The department itself conducts about 40,000 inspections of restaurants in communities that do not have their own inspection programs. Those reports are already available online.

But about 60,000 other restaurant inspections each year are handled locally, and online access varies from agency to agency. So the agriculture department is aiming to put all of them on the website, too, the Pittsburgh Post-Gazette reported.

The actual problem is that the decision of whether or not to have a public health department is left up to individual towns, and there are 2562 different municipalities in PA. Some towns do it, some towns don’t. Some counties do it, some counties don’t.

But if you believe that population-level public health services work, and you should, it follows that regions are the correct level for those issues to be addressed at. The ebola virus doesn’t care about your little municipal boundaries.

It’s not enough for the state to leave restaurant inspections and vaccines and the rest up to local governments, and then try to fill in the enormous gaps with state inspectors. State law needs to require all counties to provide these services and pay for them with state tax dollars, just like with criminal justice services.

This entry was posted in Budget, Health.

2 Responses to Online Restaurant Inspection Reports Are Cool, But Fragmented Responsibility for Restaurant Inspections Remains a Problem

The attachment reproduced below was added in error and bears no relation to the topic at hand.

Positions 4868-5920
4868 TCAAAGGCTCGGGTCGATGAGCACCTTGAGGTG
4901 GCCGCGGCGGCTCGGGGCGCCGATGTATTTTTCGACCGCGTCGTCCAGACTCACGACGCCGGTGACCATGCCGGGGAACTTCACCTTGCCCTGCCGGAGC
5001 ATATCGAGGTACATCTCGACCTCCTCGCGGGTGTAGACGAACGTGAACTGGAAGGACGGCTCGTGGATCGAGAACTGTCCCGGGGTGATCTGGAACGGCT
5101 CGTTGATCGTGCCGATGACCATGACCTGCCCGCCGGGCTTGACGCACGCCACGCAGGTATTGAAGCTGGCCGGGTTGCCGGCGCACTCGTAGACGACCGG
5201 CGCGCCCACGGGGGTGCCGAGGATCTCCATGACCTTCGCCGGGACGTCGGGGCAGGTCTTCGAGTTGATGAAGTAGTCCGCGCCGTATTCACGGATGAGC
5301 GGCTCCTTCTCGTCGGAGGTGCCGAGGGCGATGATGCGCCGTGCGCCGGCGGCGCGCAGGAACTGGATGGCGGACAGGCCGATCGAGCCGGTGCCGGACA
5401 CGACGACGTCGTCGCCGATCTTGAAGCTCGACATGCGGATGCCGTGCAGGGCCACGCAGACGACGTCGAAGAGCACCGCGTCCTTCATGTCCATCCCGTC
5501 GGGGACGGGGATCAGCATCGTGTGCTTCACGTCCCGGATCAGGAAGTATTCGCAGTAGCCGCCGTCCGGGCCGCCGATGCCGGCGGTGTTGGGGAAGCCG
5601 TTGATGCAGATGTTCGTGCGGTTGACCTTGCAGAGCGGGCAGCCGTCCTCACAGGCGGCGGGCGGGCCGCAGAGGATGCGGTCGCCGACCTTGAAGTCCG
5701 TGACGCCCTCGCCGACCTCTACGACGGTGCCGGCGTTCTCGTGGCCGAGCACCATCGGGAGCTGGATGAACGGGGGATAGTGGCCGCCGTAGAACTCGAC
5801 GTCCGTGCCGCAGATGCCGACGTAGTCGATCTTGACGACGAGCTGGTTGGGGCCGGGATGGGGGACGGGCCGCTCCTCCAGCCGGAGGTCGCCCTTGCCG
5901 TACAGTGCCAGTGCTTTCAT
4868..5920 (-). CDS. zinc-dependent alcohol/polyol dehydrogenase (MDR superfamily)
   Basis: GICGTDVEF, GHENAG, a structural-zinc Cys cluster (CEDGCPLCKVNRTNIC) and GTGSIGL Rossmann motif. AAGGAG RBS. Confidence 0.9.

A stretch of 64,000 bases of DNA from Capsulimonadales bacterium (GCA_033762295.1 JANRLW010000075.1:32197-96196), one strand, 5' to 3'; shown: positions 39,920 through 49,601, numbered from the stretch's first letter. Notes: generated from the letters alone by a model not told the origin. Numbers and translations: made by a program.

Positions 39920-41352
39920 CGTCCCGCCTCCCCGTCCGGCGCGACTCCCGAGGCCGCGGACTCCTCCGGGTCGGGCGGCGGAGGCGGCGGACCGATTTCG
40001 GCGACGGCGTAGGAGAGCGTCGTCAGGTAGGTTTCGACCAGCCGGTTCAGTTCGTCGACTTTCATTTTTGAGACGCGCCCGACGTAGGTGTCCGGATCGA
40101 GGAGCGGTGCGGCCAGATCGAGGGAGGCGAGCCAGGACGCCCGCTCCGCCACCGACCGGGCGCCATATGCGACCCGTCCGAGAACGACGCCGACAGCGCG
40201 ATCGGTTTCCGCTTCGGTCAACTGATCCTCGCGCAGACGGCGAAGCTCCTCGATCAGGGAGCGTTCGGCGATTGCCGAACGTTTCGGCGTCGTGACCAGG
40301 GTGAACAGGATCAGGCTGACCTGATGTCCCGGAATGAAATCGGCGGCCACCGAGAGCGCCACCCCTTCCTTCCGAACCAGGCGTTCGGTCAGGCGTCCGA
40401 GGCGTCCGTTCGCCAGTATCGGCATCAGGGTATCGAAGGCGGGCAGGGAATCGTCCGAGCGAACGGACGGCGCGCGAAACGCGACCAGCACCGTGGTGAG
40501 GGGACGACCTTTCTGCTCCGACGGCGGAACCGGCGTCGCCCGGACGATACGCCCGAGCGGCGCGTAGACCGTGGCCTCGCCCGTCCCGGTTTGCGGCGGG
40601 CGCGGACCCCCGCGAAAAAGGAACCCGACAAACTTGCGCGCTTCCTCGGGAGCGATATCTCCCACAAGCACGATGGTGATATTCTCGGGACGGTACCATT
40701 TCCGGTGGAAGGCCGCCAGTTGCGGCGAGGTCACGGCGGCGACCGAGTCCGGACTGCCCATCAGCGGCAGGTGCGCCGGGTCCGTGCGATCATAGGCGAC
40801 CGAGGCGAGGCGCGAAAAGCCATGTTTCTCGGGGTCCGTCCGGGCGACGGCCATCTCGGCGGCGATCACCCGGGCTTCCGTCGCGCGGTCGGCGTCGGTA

1. PA is not the worst system out there… they do post data online, and can be transparent, is the system perfect no, is any system perfect, no.

    I have had the honor of reviewing roughly 3200+ of the jurisdictions inspection programs in the United States, all 54 jurisdictions in Canada and 396 jurisdictions in the United Kingdom. The issue is not that the inspection is left to the local, state, or even federal agencies. The issue is the local variants and policies and procedures in the data are just different for each jurisdiction. Currently no one is properly managing this structured and unstructured data. The issue can be solved with data normalization and standardization best practices, and using current Web 2.0 methodologies and technologies. Which most governments don’t have the money or the expertise to run in house in a cost effective manner.